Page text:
Fri, 21st October, 2011 - Posted by
Wikipedia defines a white paper as an “authoritative report or guide that helps solve a problem…often used to generate sales leads, establish thought leadership, make a business case, or educate customers, channel partners, or investors.” White papers need to have enough content to build a credible story, so you’ll usually find them to be roughly 8-20 pages long. They can be written in a variety of styles depending on the goal of the white paper. I find them to be valuable tools at any of the stages of the buying cycle.
The buying cycle consists of several stages that people go through in engaging with you and becoming clients. The buying cycle (my preferred term) is sometimes referred to as the marketing funnel or the sales funnel. The stages, listed below, each serve a function for your audience as they look for solutions to problems they have. And you need content that addresses each of these stages to help your potential clients move through these stages. Here’s how you can use white papers in each stage.
People become aware of your firm or product and service as something they might have an interest in. They may not even be aware that they have a problem that you could help them solve, but something grabs them enough so they engage with you. A white paper that is educational is appropriate for this stage. For example, you could create a white paper on cloud computing, clearly defining the term, adding research results to show how firms in a particular industry are using cloud computing, and then showing what value it might hold for a reader’s business.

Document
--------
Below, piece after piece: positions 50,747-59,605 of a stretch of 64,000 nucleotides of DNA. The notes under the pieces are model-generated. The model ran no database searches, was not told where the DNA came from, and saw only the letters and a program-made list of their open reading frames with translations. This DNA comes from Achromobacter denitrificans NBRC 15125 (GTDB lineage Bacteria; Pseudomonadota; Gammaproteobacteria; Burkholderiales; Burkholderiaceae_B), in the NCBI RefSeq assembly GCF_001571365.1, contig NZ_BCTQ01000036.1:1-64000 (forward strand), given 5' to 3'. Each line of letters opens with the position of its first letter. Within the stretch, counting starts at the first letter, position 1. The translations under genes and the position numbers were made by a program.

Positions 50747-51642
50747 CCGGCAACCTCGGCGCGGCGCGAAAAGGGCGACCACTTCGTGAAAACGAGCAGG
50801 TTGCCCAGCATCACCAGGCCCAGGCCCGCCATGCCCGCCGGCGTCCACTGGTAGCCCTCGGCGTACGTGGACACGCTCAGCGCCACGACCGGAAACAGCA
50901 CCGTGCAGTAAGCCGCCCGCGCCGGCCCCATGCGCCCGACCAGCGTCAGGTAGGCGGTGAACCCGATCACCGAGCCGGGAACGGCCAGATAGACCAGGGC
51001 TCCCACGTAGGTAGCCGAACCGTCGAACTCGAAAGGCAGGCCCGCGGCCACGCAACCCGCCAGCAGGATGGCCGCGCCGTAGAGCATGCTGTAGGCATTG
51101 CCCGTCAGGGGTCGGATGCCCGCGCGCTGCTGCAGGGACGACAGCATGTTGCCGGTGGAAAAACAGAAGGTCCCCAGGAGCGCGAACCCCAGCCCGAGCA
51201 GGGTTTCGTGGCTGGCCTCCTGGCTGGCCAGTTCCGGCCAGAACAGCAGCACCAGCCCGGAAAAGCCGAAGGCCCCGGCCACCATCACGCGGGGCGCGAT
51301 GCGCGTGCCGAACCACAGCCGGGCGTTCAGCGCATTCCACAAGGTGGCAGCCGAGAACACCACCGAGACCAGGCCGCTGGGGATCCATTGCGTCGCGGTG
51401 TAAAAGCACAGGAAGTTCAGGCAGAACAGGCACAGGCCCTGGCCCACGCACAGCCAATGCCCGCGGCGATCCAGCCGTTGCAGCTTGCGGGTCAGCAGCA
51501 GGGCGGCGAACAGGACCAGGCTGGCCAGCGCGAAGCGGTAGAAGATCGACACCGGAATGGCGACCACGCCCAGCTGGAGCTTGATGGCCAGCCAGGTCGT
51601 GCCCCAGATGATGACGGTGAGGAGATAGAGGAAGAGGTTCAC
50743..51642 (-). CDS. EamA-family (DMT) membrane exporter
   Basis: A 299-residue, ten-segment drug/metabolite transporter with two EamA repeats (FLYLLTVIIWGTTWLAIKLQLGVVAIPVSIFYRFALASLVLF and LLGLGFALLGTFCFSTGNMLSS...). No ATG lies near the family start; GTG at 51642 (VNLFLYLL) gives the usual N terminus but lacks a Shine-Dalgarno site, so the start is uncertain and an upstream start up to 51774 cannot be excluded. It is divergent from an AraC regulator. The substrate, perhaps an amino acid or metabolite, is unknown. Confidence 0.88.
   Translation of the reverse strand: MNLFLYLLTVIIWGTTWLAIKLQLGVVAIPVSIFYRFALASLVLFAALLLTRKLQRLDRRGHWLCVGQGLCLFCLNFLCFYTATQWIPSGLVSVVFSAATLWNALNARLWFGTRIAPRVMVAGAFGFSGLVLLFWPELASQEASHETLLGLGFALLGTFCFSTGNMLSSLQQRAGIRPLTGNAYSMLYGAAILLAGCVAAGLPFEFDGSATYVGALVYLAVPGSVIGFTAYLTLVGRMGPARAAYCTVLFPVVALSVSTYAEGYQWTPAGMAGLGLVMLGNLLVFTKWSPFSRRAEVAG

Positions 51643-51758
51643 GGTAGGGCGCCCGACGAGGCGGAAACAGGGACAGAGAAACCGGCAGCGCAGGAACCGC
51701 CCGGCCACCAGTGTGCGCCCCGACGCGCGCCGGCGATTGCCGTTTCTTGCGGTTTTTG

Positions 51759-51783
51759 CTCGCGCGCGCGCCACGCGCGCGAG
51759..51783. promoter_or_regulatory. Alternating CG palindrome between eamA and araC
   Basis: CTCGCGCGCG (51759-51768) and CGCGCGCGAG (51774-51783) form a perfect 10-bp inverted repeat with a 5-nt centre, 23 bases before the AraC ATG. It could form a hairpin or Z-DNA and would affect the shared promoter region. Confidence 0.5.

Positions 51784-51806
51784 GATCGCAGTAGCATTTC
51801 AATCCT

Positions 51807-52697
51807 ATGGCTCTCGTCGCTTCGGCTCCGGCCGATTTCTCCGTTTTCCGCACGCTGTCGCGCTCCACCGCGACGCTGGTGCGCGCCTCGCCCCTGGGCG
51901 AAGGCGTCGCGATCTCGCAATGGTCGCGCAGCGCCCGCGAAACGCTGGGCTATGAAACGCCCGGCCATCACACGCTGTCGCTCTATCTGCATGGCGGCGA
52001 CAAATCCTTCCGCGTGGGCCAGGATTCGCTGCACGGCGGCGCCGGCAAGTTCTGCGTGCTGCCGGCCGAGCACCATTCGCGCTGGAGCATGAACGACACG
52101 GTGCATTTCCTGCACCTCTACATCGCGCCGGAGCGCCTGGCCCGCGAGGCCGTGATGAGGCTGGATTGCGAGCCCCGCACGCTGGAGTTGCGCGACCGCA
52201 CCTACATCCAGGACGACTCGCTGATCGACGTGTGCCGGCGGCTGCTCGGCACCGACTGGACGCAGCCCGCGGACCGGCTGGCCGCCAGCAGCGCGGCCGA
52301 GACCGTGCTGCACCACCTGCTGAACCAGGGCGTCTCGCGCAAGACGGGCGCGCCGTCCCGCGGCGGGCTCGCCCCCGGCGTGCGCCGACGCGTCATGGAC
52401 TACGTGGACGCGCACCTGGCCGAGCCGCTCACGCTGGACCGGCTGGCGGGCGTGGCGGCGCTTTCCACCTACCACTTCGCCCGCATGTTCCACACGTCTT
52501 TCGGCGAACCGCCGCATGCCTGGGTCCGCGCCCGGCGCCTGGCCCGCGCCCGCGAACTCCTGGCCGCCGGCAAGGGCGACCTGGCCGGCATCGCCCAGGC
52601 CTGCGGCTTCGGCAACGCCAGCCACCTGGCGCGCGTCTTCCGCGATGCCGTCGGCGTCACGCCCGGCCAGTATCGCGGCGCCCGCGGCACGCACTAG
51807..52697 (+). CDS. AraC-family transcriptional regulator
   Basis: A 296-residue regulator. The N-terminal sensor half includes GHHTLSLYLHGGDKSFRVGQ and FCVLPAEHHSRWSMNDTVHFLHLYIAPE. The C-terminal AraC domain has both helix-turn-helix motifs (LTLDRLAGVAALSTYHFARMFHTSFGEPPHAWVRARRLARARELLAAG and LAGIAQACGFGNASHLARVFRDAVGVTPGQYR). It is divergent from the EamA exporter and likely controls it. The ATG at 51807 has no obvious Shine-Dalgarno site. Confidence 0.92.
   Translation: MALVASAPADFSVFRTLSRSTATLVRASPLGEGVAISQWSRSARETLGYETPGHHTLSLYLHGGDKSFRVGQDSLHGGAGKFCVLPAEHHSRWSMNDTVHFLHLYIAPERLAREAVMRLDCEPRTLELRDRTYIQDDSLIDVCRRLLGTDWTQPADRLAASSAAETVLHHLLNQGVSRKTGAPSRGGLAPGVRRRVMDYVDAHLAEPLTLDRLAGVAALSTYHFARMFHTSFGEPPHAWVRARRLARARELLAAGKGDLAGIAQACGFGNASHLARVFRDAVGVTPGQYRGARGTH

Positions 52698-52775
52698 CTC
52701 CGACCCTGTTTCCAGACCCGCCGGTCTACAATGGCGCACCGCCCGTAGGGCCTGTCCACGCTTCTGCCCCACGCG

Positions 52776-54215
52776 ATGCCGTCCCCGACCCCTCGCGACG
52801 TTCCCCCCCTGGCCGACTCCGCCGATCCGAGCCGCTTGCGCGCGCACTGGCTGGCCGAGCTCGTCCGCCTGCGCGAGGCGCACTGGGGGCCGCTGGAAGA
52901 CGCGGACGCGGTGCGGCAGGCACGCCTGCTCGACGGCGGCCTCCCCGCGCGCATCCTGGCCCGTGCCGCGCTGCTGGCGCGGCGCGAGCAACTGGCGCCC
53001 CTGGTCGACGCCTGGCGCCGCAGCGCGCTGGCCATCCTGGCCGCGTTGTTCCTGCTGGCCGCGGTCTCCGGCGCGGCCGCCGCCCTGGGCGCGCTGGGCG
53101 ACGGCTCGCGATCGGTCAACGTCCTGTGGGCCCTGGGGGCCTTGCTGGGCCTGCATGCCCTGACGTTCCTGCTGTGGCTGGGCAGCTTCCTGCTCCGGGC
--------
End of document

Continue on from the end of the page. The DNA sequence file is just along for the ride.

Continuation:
People realize they have a problem that they want solved, so they start looking for possible solutions. A white paper that offers a case study is appropriate for this stage. For example, you could create a white paper on cloud computing that shows how one of your clients successfully converted desktop computers to thin client computers using software hosted virtually, in the cloud. Make sure you focus on the client and the solution and not on your firm.
People want to narrow their list of likely solutions to prepare to make a decision. A white paper that compares your solution to your competitors’ and shows in what ways yours is a better solution is appropriate for this stage. For example, you could create a white paper that talks about the different services that are needed to implement a cloud computing solution; the white paper could feature a table comparing how different companies deliver those services (billing terms, costs, age of service, infrastructure, supported operating systems, security, support, etc.).
People want to know what they are buying and what the deliverables look like. A white paper that provides a story of a client’s experience with you is appropriate for this stage. For example, you could describe what the experience was like for a client once a contract was signed, how you worked with this company to implement your solution, what unexpected problems they might have faced and how you dealt with them, how they are using your solution, and maybe even some results they’ve achieved.
When people have come to trust you and your firm, they might become your advocates, recommending you to others. All of the above white papers are appropriate for this stage—you just want to make sure that the content of the white papers have enough value that your clients are willing to share them with others. You also want to make it easy for them to share, either not copyrighting the content or, alternatively, licensing the content under Creative Commons Attribution 3.0, which allows them to freely share your content with attribution.
How do you use white papers?